Dancing peacock spider makes for a cute spider

If you don't think spiders are super-cute, then you've probably never seen Maratus personatus perform its very elaborate, oh-so-adorable mating dance.

The males of this newly described species of peacock spider get seriously groovy when wooing lady spiders, and, luckily for arachnophiles, one biologist thinks their dance moves are worthy of recording (and then setting to funky music). Jürgen Otto, a mite biologist and peacock spider enthusiast at the Australian Department of Agriculture in Sydney, maintains a YouTube channel devoted to sharing the mating dances of these spiders in a way that even arachnophobes can appreciate.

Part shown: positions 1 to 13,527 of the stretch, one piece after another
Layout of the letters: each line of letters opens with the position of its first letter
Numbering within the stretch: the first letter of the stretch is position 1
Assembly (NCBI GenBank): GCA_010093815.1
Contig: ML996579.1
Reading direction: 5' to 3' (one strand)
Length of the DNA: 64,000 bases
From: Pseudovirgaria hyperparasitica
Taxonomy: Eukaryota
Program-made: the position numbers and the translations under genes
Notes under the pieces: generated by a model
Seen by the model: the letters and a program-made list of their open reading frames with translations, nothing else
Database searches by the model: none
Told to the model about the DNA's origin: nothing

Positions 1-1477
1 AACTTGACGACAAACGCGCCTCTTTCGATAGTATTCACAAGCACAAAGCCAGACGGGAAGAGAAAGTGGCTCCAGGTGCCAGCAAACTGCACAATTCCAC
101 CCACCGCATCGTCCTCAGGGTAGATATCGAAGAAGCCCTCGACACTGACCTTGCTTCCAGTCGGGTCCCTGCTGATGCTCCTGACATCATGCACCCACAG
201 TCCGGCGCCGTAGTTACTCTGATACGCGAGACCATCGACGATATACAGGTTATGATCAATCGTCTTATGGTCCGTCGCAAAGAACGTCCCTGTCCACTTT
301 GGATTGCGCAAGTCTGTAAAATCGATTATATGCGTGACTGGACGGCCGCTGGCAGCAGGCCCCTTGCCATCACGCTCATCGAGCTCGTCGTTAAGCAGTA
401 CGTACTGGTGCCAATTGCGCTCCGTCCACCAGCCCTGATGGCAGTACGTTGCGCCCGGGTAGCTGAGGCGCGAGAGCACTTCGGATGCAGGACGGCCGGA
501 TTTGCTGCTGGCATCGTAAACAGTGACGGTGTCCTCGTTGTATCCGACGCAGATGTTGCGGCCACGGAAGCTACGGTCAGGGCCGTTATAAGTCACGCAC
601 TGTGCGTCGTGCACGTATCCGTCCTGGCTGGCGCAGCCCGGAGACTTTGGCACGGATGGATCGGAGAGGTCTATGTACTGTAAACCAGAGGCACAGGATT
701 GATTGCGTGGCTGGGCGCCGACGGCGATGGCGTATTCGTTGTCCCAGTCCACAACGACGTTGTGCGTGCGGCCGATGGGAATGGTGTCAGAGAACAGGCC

Otto's most recent YouTube video features the leg clapping and pedipalp shaking of one M. personatus, or Blueface peacock spider — a species first discovered back in 2013. Otto and his colleague, David Hill, a spider researcher in South Carolina, described this little critter for the first time July 28 in the open-access journal Peckhamia. [See Incredible Photos of Peacock Spiders]

There are a lot of reasons why M. personatus could be called cute. For one thing, it's tiny. Males are only about an eighth of an inch long (they range in size from 0.15 to 0.18 inches). Then there's the whole superhero mask thing they have going on; males have a blue band encircling their heads that contrasts nicely with the black-and-white stripes lining the rest of the body.